This February, Moors for the Future Partnership is celebrating 21 years of restoring the moors of the Peak District and South Pennines.

When the Partnership was formed in 2003, the moorlands of the Peak District were facing environmental catastrophe, with vast stretches of peatlands damaged by a legacy of industrial pollution. This damage meant that carbon, which would be stored in healthy blanket bog, was released as the bare peat eroded, contributing to climate change. It was essential that this situation be turned around, and over the last 21 years, the Partnership has restored over 250 square kilometres of blanket bog, with vegetation returned to large areas of once bare peat.

Alongside the Partnership’s moorland restoration work, an in-depth science programme has been testing and honing techniques and monitoring the effects of the work on the moorland landscape.

On Combs Moss, near Buxton in Derbyshire, the Partnership is bringing many of its monitoring techniques together in one place for the first time, to gain a comprehensive understanding of the effects of their work. As part of the Moor Green Investment project – supported by the Environment Agency, NestlĂ© Waters UK, Harris & Sheldon Group, and Severn Trent Water – the Partnership, alongside scientists from the University of Derby, is monitoring the effects of moorland restoration in the site. This research is expected to last for five years.

At the centre of the restoration work taking place at Combs Moss is the need to slow down the flow of water from the moors. Onsite equipment measures water flow over the surface and in gullies, allowing the Partnership to compare the flow of water from the site before and after restoration (including planting sphagnum moss and constructing gully blocks to slow the flow of water from the site), improving understanding of ‘peak flow’ and its impact downstream.

The Partnership is installing bunds – long, low mounds which retain water in shallow pools behind them, releasing water at a slower rate. Bunds are a relatively new technique for re-wetting the moors that don’t introduce any other material to the site. Monitoring work will assess how much carbon dioxide is released by this restoration process, as well as any methane that might be released by the creation of these areas of standing water. The Partnership also calculates and monitors how much carbon will be captured in the restored bog, to make sure the carbon impact is positive in the long-term.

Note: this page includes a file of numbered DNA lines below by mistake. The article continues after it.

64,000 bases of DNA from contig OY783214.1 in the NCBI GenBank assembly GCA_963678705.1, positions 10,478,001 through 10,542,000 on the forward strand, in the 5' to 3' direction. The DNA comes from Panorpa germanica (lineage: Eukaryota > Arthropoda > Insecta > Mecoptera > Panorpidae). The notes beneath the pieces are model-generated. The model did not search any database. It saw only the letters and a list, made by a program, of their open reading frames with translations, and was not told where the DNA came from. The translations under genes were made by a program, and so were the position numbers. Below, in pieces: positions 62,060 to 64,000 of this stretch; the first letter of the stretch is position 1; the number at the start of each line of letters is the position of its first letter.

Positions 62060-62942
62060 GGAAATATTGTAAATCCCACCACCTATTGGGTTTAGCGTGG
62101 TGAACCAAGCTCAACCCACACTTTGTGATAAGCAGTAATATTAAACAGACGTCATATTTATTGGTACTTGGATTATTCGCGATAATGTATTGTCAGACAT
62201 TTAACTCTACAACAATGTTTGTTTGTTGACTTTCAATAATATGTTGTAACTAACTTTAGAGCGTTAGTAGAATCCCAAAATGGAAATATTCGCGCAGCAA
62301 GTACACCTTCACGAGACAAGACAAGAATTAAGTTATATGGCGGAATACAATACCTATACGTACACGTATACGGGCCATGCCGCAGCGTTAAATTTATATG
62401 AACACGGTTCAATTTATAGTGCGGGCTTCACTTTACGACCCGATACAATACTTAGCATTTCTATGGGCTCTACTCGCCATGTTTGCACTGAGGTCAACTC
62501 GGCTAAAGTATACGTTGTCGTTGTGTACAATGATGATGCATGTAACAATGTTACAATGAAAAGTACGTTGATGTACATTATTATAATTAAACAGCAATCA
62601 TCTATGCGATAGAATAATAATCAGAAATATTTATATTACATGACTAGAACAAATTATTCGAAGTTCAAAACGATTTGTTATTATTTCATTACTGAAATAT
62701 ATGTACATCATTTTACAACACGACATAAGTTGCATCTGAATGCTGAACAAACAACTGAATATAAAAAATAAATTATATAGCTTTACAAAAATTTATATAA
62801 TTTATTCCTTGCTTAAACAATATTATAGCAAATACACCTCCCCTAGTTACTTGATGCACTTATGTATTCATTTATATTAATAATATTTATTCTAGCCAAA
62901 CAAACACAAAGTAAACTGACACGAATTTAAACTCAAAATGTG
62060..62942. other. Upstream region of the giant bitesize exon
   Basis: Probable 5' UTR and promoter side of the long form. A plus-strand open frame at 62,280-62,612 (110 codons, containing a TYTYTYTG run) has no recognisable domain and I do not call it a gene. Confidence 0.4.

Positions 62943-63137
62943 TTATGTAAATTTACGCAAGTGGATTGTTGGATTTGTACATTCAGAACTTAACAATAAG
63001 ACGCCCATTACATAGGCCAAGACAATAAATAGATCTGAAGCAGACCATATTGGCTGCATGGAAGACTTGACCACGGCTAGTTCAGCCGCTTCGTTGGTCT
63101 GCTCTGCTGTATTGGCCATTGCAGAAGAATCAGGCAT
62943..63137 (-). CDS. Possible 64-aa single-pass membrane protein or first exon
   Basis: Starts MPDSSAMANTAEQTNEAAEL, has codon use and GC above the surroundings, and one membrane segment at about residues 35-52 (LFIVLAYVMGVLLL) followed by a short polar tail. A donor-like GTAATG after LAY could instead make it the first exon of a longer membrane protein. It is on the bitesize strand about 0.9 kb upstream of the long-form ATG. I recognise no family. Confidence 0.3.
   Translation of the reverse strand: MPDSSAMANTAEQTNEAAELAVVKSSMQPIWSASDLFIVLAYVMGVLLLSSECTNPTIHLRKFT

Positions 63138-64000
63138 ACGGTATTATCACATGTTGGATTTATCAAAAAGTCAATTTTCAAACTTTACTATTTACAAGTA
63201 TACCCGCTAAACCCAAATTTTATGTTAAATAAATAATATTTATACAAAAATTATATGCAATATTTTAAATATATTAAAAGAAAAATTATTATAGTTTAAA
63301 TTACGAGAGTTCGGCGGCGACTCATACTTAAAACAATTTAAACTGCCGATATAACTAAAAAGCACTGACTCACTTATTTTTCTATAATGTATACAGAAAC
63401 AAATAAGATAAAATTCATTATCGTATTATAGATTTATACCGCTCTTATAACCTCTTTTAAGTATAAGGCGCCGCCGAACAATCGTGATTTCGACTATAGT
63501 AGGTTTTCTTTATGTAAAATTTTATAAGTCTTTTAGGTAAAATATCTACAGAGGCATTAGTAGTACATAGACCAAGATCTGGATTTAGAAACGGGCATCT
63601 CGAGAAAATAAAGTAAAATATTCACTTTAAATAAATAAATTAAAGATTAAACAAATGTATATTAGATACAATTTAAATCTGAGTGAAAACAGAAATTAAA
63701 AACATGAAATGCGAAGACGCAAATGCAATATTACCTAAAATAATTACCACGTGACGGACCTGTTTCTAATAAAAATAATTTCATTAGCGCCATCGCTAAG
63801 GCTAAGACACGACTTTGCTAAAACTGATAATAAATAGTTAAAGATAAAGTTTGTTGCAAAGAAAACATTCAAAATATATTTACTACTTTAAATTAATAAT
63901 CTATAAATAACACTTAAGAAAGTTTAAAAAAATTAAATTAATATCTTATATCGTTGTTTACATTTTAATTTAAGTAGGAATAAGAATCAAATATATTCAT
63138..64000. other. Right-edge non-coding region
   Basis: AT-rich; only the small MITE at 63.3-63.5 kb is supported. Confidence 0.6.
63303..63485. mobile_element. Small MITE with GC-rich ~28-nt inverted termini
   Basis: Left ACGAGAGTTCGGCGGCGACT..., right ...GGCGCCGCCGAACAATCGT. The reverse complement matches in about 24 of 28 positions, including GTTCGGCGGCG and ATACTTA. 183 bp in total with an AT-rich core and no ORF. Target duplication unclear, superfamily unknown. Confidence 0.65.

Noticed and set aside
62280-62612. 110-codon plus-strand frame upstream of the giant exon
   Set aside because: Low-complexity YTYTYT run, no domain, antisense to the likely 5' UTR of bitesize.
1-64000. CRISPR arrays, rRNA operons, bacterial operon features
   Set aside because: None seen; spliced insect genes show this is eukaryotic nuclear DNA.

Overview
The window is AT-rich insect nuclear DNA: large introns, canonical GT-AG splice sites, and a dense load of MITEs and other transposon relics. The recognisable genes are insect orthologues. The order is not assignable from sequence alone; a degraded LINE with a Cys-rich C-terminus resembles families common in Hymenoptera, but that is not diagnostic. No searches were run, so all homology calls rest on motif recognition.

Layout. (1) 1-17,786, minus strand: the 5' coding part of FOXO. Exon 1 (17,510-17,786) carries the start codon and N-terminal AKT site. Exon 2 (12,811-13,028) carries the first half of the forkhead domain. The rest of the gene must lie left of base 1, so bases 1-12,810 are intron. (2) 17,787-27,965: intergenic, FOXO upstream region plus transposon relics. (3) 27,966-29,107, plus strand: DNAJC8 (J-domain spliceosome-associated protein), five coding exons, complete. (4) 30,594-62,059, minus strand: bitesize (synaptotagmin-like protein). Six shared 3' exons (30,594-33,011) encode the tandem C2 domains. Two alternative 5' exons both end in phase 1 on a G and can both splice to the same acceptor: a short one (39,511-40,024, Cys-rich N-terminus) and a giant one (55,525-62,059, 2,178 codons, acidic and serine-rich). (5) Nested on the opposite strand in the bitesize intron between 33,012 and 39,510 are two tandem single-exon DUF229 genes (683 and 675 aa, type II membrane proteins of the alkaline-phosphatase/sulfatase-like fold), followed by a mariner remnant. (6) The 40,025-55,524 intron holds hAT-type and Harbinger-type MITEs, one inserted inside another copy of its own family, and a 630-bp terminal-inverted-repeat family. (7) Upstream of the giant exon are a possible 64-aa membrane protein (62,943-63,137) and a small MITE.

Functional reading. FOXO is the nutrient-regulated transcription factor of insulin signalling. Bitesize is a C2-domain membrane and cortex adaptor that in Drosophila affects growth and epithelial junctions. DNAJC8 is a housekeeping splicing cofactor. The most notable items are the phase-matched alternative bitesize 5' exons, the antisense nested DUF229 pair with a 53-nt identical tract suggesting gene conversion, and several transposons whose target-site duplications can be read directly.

There will be vegetation surveys – plotting which moorland species are thriving on the site – and also dipwell monitoring – a low-tech but highly effective technique involving blowing down a tube to measure how much the ground is holding water, which will be conducted by volunteers over the autumn and winter months.

While these techniques have been utilised previously on other sites, the Combs Moss site is unique in bringing all these methods together in one area, where all the multiple benefits of peatland restoration can be measured and its lessons learned.

Dr Kirsten Lees, Lecturer in Zero Carbon at the University of Derby says, “Gully blocking, bunding and vegetation planting have all been used in peatland projects across the UK, and the findings from this research will help restoration groups to channel funding into the most effective projects, improving carbon storage and flood limitation across our upland environments.”

Chris Dean, Moors for the Future Partnership Manager, says, “Carrying out research and taking actions based on evidence are key to everything we do. We could not have made the achievements of the last 21 years without the input of our science and monitoring team, rigorously testing the effects that work has had on areas of once damaged moorland. The scale of our work has been achieved through partnership working and the Combs Moss work is a unique collaboration between public and private finance. We are also pleased to be working alongside University of Derby to test this work in such a concentrated area, and to be supported by the landowners, with the gamekeeper helping to check and upload data from our monitoring sites. It is this kind of initiative that aims to continue our work for the next 21 years.”